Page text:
I coined the phrase ‘Quit Wall’ in a WildStar post I wrote the other day, and thought I would elaborate a bit on what they are and maybe how they can be avoided.
What is a Quit Wall?
A Quit Wall can be any of the following. I’ve added a quick example in parenthesis after each.
- A point where players feel like they are halted and unable to progress (Don’t have a large enough group to participate)
- When the game radically changes from one style of play to another (Questing from 1-50 then having to raid in end-game)
- A natural breaking point in the game where players feel like they have nothing to do (Ran out of quests and content)
- Drastic changes in difficulty (This one seems obvious)
Recent Examples of Quit Walls
Destiny – Graev wrote yesterday about Destiny and included a very clear explanation of the quit wall. When players reach level 20 the only way to progress is to grind tokens to purchase gear. This has to be done in the form of dailies in order to get to level 26 and participate in the “end-game” content. This isn’t how 1-19 was played, and radically changes the game. If you don’t want to grind, you can quit.
WildStar – This Quit Wall was so obvious it caused me to stop playing before I reached level 30. The end-game of WildStar is all about “hardcore” raiding. When you level from 1-50 you do nothing but quest grind solo. When you reach level 50 you have to form large groups of players and do raids. If you don’t have the numbers, or (before it changed) didn’t want to work your butt off you get attuned, you had to quit.
World of Warcraft – The huge gap in content before WoD releases can easily be looked at as a Quit Wall. It’s like a huge wall in front of players and unless you want to climb that wall and overcome the lack of things to do you can quit or … I guess you’re a masochist at that point.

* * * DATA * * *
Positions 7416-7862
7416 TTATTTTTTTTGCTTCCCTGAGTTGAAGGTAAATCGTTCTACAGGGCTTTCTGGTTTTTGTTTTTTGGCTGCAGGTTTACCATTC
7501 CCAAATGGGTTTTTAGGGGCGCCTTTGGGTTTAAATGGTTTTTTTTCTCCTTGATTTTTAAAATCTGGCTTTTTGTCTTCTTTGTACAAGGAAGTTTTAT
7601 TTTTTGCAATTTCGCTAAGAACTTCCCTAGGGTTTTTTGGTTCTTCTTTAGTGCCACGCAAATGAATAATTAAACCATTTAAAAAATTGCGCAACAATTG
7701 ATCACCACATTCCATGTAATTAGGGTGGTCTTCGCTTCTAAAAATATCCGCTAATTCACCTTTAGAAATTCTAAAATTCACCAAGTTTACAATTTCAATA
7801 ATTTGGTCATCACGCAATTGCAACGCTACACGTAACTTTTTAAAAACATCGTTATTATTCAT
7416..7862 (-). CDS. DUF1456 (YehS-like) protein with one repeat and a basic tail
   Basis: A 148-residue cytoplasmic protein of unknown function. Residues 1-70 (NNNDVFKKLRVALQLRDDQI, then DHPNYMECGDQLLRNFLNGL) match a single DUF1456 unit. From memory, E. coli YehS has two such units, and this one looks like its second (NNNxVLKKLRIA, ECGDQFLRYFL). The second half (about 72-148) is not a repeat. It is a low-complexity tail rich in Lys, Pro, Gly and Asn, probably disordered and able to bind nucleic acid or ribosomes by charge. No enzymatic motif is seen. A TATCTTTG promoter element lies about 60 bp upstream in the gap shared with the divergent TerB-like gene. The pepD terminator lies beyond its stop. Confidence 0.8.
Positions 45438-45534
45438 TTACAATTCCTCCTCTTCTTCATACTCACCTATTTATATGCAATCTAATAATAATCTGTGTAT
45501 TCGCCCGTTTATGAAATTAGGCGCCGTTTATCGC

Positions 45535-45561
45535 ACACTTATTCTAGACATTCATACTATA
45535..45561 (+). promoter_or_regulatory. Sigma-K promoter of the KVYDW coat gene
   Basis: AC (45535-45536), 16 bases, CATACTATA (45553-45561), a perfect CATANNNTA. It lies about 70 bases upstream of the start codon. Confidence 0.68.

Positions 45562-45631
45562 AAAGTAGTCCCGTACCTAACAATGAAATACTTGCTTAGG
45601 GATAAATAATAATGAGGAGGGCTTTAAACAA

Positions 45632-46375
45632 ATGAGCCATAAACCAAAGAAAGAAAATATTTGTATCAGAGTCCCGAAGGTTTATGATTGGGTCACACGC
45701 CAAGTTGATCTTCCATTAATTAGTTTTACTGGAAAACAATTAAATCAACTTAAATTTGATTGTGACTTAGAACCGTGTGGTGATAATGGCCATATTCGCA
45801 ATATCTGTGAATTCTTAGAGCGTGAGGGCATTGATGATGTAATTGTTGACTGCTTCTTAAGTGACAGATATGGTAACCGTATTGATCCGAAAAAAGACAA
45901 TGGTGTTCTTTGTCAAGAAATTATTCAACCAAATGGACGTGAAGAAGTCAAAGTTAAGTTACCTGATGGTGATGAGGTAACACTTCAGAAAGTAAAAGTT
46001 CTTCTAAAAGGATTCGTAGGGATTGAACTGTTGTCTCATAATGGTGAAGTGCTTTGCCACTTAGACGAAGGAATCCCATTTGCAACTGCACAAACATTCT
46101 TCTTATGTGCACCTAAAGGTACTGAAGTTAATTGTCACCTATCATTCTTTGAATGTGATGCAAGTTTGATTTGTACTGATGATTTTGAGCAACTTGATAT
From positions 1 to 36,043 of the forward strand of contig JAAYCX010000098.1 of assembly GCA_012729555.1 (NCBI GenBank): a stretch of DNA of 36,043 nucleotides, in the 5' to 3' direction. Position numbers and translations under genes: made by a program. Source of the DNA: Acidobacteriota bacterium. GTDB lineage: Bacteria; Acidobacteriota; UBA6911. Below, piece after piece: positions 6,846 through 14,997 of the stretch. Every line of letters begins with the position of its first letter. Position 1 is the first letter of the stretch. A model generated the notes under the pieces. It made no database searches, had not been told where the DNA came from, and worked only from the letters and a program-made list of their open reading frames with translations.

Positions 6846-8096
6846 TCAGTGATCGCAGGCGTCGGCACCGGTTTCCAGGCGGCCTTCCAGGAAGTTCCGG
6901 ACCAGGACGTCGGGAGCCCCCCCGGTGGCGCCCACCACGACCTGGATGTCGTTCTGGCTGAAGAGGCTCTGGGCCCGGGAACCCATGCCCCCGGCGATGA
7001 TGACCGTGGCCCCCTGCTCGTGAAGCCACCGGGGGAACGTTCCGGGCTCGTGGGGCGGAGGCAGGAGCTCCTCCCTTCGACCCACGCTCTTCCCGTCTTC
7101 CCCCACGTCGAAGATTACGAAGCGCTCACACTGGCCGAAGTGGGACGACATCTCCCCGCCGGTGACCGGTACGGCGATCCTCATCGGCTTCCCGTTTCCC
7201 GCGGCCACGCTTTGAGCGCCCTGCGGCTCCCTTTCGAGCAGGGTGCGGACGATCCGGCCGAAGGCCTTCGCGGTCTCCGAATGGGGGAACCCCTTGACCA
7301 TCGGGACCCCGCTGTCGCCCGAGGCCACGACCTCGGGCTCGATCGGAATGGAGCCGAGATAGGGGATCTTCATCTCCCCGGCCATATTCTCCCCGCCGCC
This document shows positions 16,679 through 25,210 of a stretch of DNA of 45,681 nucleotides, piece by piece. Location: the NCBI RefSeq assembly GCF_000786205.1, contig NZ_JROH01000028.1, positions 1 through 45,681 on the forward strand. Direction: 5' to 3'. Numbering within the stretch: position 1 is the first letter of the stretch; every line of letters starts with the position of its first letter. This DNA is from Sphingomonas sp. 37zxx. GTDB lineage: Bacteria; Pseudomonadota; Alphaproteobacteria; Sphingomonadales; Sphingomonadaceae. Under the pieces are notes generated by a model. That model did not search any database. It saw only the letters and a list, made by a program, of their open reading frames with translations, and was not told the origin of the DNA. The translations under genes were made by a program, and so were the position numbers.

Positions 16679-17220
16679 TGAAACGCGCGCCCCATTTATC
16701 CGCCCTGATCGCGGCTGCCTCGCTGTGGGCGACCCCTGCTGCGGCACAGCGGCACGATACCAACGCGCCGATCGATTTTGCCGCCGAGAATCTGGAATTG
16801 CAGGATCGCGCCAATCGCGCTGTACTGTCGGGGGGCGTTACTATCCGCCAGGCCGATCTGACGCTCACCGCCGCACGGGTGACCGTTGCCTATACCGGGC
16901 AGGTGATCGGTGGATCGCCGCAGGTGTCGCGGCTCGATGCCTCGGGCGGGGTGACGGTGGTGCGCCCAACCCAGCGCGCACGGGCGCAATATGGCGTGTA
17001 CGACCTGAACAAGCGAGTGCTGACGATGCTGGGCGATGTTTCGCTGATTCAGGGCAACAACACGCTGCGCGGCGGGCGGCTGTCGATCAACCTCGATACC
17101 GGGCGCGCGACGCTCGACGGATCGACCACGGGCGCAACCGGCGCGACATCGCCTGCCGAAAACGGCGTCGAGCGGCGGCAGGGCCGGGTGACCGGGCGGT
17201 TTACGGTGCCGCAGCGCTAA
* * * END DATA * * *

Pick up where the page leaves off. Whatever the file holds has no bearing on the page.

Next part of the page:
How to Avoid Quit Walls
Themeparks are more prone to Quit Walls than sandboxes, but even a sandbox can have a point where you have to climb some wall the devs have put up or quit. The point for developers here is that players do not want to feel like something has suddenly popped up in front of them halting their ability to continue enjoying your game.
Create a consistent experience designed from the beginning. The very idea of ‘end-game’ lends itself to creating Quit Walls. Avoid having an ‘end-game’ and have the entire game circle around itself and create a virtual world wherein players are constantly progressing and the world is constantly fueling their ability to play the way in which they have always played.
Sometimes certain Quit Walls are unavoidable. Even some of my favorite games have had them. When you reach a point where you feel like you’ve done everything… that’s a Quit Wall — albeit a less intrusive one. Combat those Quit Walls with constant development. That’s why I’m okay with paying a subscription to a game that continues to expand and grow. I can’t perceive that wall — I don’t want to.
And finally, avoid designing a 3 monther. 3 Monthers are 3 Monthers because of Quit Walls.